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When a married couple decides to seek a divorce, it becomes necessary for them to divide the assets and wealth they have both worked so hard to acquire and grow. This process is known as equitable distribution, and is the division of marital assets and liabilities between divorcing spouses that is fair to both parties in light of the circumstances of their marriage.
Many people wrongly assume that equitable distribution means a 50-50 split. In reality, the goal of equitable distribution is to achieve a split of assets and liabilities that are fair to both spouses in light of the economic history of the marriage, the spouses’ respective personal and financial situations, and their financial, emotional, and labor contributions to building the wealth of the marriage.
If You Need Assistance With Equitable Distribution And Have Questions? We Can Help, Tell Us What Happened.
Equitable distribution can be a complicated task, particularly when couples have significant or complex assets and/or liabilities to distribute. If you are in the middle of an equitable distribution proceeding, contact the New Jersey divorce attorneys at Team Law today for a no-cost initial case evaluation to learn more about your legal rights and options.
Under New Jersey statutory law, a court deciding the issue of equitable distribution between divorcing spouse is required to consider the following factors in rendering its decision:
In addition to these factors, courts are expressly authorized to consider other factors relevant to the particular couple.
Regardless of whether both you and your spouse worked or whether one spouse was the “breadwinner” while the other was the “homemaker”, both you and your spouse have contributed to building your life and wealth together. When you choose Team Law to represent you during equitable distribution proceedings, you can expect that our attorneys will work tirelessly to argue for an equitable distribution arrangement that properly reflects your contributions to the marriage and ensures that you are able to keep your hard-earned wealth. Our skilled attorneys can help you negotiate postnuptial or property settlement agreements that can also include alimony or other support in conjunction with equitable distribution that can help you keep what’s most important to you. And if equitable distribution must be turned over to the courts, our experienced litigators will vigorously advocate for an equitable distribution award that achieves your goals and interests.
When you work hard in building a life and a home during your marriage, you understandably will want to keep the wealth and assets that you believe rightly belong to you. Equitable distribution is often one of the most complicated parts of any divorce proceeding. You need experienced legal representation who can ascertain the extent of your and your spouse’s property and advocate on your behalf to walk away with that part of the marital estate that you fairly deserve. Contact the New Jersey equitable distribution attorneys at Team Law today for a free, no-obligation consultation to discuss how we might help protect your rights and interests in your equitable distribution matter.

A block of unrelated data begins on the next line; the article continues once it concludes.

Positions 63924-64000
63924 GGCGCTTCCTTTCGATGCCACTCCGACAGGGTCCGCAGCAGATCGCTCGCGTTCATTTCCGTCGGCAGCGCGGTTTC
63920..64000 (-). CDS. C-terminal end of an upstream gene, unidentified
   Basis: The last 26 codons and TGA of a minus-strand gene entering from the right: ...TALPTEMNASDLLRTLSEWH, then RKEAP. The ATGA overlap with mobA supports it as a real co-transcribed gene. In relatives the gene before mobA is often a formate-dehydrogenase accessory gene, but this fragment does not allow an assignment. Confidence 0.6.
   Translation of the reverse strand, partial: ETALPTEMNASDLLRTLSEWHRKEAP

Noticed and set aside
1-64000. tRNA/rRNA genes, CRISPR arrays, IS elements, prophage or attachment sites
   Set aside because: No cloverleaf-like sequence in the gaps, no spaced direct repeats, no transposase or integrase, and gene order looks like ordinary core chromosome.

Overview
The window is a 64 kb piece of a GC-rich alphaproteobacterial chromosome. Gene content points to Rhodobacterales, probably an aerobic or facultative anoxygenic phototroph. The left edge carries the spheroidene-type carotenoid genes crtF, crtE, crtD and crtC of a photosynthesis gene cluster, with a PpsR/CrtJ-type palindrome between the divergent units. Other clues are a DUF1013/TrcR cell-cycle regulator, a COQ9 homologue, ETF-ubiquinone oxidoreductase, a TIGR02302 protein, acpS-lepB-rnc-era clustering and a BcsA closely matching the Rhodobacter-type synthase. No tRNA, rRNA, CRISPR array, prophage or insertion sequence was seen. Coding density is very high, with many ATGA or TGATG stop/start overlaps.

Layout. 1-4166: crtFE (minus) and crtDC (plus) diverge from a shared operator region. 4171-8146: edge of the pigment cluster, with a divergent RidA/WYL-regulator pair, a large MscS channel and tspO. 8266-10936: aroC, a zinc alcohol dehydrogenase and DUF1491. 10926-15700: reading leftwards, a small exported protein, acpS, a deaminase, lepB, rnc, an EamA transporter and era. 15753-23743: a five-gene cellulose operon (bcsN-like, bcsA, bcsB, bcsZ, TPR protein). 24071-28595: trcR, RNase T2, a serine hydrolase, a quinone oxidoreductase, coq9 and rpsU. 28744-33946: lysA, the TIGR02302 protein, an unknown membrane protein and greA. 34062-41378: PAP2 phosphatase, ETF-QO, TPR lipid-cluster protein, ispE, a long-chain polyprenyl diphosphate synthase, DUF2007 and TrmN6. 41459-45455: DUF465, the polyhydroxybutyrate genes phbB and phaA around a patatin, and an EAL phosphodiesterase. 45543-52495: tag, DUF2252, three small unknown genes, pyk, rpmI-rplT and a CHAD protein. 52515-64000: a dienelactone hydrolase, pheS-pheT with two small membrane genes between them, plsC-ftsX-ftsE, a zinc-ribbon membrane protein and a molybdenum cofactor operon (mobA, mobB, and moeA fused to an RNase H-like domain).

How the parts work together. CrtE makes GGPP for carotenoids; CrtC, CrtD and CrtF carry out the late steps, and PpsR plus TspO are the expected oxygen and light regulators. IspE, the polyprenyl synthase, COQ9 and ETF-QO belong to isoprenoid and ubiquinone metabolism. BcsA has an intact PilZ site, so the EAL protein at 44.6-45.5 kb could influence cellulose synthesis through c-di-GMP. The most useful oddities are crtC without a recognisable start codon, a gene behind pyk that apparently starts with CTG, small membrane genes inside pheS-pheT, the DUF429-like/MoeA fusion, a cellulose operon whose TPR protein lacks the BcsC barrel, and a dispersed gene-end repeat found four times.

Ownership interest in a business is considered an asset, so the court will first need to determine whether the ownership interest is separate property or marital property. The court may find that only a portion of the value of a business ownership interest is marital property (such as the increase in value of the business during the marriage). Usually, the court will offset the value of any business interest deemed marital property from the owner spouses equitable distribution, so that he or she may keep ownership of the business without the need to split ownership interests between divorcing spouses or to liquidate the business to split the value.
If there is a piece of property you own that has some sentimental value to you, such as jewelry or a piece of real estate, it is critical that you alert your attorney as soon as possible so that counsel can begin to take steps to protect your rights to that property. An attorney may be able to establish that the property is separate property (such as if you received it through an inheritance). Even if it is determined to be part of the marital estate, we may be able to argue for awarding the property to you in equitable distribution, in exchange for your spouse receiving cash or other property of equivalent value as part of the equitable distribution.
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Family Law Information Center